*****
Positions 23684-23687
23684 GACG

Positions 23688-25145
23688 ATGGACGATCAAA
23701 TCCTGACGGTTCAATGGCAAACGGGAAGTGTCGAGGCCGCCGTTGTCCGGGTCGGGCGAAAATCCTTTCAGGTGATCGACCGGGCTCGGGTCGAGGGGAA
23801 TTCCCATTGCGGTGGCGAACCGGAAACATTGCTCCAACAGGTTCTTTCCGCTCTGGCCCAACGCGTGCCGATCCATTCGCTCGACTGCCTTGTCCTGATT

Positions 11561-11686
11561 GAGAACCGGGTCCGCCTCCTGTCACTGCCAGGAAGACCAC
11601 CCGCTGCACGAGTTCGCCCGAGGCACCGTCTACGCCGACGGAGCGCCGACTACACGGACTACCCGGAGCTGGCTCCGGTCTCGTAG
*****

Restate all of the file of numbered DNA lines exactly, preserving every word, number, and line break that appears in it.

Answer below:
Positions 23684-23687
23684 GACG

Positions 23688-25145
23688 ATGGACGATCAAA
23701 TCCTGACGGTTCAATGGCAAACGGGAAGTGTCGAGGCCGCCGTTGTCCGGGTCGGGCGAAAATCCTTTCAGGTGATCGACCGGGCTCGGGTCGAGGGGAA
23801 TTCCCATTGCGGTGGCGAACCGGAAACATTGCTCCAACAGGTTCTTTCCGCTCTGGCCCAACGCGTGCCGATCCATTCGCTCGACTGCCTTGTCCTGATT

Positions 11561-11686
11561 GAGAACCGGGTCCGCCTCCTGTCACTGCCAGGAAGACCAC
11601 CCGCTGCACGAGTTCGCCCGAGGCACCGTCTACGCCGACGGAGCGCCGACTACACGGACTACCCGGAGCTGGCTCCGGTCTCGTAG